Friday 19 January 2018

Ramsey grabs his chance to end Arsenal's barren spell

Arsenal 3 Hull City 2 (After extra time)

Aaron Ramsey celebrates scoring Arsenal’s winner in the FA Cup final with Kieran Gibbs
Aaron Ramsey celebrates scoring Arsenal’s winner in the FA Cup final with Kieran Gibbs
The Arsenal squad celebrate after the FA Cup Final
Arsene Wenger, manager of Arsenal celebrates with his players as he lifts the FA Cup after the FA Cup
Sone Aluko of Hull City tries to go round Lukasz Fabianski of Arsenal
Laurent Koscielny of Arsenal shoots past goalkeeper Allan McGregor of Hull City
Aaron Ramsey of Arsenal is blocked Liam Rosenior of Hull City

When Arsenal were filled with hope at the beginning of the season, much of it centred on Aaron Ramsey. Ramsey had scored 13 goals before Christmas when injury took him out of the side as Arsenal's season fell apart.

At Wembley yesterday, Ramsey put it back together, scoring the winning goal in extra time and ensuring Arsenal had their first trophy since 2005.

Hull City had scored twice in the first ten minutes as Arsenal again showed their capacity to make a mess of things. By the interval, they had pulled one goal back before Laurent Koscielny equalised in the second half to take the game into extra time.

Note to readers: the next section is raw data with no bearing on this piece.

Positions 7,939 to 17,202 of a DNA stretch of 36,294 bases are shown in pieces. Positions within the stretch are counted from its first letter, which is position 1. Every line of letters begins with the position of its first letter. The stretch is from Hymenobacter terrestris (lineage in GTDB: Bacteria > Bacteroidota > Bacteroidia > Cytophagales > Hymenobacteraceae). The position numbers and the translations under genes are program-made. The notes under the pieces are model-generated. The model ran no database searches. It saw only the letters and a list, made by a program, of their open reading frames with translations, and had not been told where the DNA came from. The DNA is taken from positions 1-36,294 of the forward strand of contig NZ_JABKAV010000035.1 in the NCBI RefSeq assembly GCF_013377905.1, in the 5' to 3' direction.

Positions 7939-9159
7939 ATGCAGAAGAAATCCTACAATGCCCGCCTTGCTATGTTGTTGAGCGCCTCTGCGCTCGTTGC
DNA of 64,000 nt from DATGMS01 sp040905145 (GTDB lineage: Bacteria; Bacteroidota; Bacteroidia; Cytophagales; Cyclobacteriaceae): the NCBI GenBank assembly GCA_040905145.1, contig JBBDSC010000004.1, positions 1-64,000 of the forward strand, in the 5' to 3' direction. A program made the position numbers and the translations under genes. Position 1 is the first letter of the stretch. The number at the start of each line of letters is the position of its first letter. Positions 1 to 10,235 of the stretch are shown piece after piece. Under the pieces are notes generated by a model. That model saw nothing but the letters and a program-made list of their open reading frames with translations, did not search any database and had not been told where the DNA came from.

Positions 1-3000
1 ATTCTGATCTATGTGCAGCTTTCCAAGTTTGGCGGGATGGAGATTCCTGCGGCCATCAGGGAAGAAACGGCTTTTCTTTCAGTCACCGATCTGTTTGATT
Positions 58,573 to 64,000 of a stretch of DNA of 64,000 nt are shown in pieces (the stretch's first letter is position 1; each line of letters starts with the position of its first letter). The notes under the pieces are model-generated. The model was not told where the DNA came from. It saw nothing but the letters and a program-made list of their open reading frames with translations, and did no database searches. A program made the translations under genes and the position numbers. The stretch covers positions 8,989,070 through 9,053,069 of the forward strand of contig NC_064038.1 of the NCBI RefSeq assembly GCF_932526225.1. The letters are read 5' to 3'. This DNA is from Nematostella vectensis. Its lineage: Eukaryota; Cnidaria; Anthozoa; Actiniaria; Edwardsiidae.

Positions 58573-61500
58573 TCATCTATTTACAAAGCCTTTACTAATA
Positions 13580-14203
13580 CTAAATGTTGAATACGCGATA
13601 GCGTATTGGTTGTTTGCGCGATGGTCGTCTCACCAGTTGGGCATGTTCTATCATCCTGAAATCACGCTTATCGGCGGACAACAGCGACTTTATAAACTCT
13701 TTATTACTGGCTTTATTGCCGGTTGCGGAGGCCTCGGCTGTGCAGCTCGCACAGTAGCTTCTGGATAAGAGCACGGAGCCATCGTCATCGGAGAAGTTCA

In the first half, this would have seemed like a victory in itself. Stephen Quinn and David Meyler started for Hull, part of a tireless midfield which dominated Arsenal for 45 minutes, reducing Mikel Arteta in particular to the periphery, while Paul McShane came on in the second half as Arsenal went on the attack.

Without the cup-tied Shane Long and Nikica Jelavic, Hull packed their midfield. Arsenal's strong finish to the season ensured that they were favourites, but that seemed to overlook their serial failures in big games.

Hull hadn't overlooked it during their blistering start to the game when it seemed that all those old Arsenal weaknesses would be exposed.

Steve Bruce said later he believed that somebody's name is always on the Cup and "at one stage today, I thought our name was on it." In extra time, Arsenal went on to shatter his belief system.

In the first half, Hull's approach allowed them to break up Arsenal's midfield play, but Wenger's side also seemed stunned by their opponent's attacking intent.

They were even more troubled by their set-pieces. Within minutes Hull had their first corner and Quinn floated it to the edge of the box where Tom Huddlestone found space. His scuffed shot made its way to James Chester who deflected it towards goal and it bounced away from Lukasz Fabianski and into the net.

Hull had the lead, but they immediately wanted more. Wenger would complain, with some justification, that Hull had stolen a few yards when they were awarded a free-kick but the real complaint should have been how easily Arsenal were unsettled by Huddlestone's dangerous ball.